Next up in Faircloth’s summer selection is the 7-inch Strike King Finesse Worm — a bait he’ll present on a Carolina rig and a power shot (aka “Bubba shot”). First, the former serves him as an open water rig for covering rock piles, shell beds or ridges with scattered stumps.
“It’s actually a good search bait that you can use to determine soft or hard bottom; and it stays in the strike zone longer,” Faircloth said. “If I find a brush pile or something gnarly and have trouble getting through, I’ll pick up Texas rig and fish it more efficiently.”
Faircloth uses a conventional egg weight, but he forms his Carolina rig a little differently. Rather than linking main line to leader with a swivel, he runs straight 16-pound fluorocarbon to his hook, but adds one or two Carolina Keepers — tension-based stoppers — to create a leader.
“The reason I do it this way is because I have one knot instead of three,” Faircloth said. “Also, I can adjust the leader length. I’ll usually start with 24 inches but might go up to 36 for fish suspended off bottom.
“The longer the leader, the more the bait wants to float around with more action. In thicker cover like brush, I’ll go down down to 18 inches.”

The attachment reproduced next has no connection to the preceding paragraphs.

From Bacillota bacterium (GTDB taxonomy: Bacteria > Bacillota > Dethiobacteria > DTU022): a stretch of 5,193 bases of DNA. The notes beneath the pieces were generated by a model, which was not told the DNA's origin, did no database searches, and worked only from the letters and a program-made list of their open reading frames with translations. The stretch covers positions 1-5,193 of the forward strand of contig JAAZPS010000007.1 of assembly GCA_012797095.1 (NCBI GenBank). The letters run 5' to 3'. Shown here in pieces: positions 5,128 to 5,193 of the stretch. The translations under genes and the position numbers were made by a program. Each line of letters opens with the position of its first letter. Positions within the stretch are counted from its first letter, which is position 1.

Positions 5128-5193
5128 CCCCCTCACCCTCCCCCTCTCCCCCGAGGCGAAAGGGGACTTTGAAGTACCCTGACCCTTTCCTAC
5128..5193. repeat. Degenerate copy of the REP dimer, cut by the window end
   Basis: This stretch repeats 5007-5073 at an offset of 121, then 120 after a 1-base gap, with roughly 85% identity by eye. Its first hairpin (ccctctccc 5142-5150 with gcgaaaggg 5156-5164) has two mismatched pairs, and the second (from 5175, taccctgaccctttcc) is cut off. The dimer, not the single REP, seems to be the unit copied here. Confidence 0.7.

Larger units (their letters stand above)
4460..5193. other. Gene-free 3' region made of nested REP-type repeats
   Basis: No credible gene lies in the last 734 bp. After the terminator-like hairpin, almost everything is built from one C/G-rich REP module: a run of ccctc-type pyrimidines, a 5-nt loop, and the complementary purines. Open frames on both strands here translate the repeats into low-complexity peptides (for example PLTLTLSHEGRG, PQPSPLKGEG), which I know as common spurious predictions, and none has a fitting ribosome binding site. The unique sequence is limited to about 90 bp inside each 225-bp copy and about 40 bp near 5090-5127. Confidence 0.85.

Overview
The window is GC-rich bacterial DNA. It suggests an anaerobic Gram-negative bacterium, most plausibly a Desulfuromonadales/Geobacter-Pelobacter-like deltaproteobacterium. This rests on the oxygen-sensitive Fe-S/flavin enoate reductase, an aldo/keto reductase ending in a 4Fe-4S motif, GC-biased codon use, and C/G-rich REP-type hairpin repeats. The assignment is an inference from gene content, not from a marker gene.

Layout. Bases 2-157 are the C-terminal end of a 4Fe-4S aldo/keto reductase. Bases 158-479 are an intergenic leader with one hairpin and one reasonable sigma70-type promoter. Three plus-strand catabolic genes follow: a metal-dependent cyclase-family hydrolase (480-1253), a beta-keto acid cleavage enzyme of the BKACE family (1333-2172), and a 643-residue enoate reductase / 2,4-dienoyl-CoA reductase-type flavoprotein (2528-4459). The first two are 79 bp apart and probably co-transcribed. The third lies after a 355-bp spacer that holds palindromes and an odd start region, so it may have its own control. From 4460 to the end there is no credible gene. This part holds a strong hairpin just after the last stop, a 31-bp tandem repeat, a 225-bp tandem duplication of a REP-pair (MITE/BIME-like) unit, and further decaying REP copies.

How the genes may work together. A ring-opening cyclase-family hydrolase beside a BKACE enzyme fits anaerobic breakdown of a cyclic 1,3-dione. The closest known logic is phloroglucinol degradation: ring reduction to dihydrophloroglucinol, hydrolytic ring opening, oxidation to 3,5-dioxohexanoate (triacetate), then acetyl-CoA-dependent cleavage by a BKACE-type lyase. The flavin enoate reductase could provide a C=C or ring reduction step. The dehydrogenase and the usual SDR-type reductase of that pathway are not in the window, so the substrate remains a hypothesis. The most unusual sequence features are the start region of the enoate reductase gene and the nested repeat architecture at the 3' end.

If he uses a weight weighing 3/8-ounce or less, Faircloth knows he can get away with one Carolina Keeper. For a 1/2-ounce or bigger, he knows he needs two keepers because if he gets hung up, the double keepers seldom slip.
Take your shot: Faircloth will fish the Finesse Worm on a beefed-up version of a drop shot in timber, grass clumps and bush piles on a fishery that’s feeling the impacts of heavy fishing pressure.
“I may have gone through with the big worm and caught most of the aggressive fish, but I’ll come back through with the Bubba shot and clean up,” Faircloth said. “It’s also something I’ll fish on baitcasting gear around heavy cover because I can move that fish when I’m rigged with 20-pound Sunline SX1 braid and 14- to 16-pound Sunline Shooter fluorocarbon.”